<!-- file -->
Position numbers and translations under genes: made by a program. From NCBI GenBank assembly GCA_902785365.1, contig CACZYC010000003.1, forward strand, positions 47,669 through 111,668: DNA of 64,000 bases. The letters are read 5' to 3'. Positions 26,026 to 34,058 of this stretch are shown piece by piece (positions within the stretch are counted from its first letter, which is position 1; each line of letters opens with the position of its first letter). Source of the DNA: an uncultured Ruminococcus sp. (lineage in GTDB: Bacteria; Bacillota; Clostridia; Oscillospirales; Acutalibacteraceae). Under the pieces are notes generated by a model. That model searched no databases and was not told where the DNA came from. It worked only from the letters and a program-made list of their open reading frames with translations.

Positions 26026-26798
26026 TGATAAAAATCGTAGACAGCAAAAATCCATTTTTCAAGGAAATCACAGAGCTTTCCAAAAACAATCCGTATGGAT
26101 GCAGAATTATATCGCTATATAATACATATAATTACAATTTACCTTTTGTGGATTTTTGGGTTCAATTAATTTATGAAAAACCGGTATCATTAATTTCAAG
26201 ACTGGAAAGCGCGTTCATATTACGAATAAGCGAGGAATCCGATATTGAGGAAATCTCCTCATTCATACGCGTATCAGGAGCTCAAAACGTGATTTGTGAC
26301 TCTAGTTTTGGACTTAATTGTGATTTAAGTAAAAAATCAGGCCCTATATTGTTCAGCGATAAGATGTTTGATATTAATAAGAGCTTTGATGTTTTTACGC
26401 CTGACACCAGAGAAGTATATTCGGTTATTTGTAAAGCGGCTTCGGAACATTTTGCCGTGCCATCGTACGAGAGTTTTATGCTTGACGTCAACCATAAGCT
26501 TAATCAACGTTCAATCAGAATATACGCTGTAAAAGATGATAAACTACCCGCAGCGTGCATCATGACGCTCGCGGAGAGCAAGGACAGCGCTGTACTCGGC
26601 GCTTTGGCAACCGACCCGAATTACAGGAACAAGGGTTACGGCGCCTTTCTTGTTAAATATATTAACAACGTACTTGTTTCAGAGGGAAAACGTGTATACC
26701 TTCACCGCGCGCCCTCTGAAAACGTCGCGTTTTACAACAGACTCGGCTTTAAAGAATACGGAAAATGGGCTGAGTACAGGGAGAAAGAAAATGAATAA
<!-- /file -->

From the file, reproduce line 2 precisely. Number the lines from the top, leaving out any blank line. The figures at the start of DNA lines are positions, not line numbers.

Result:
Positions 26026-26798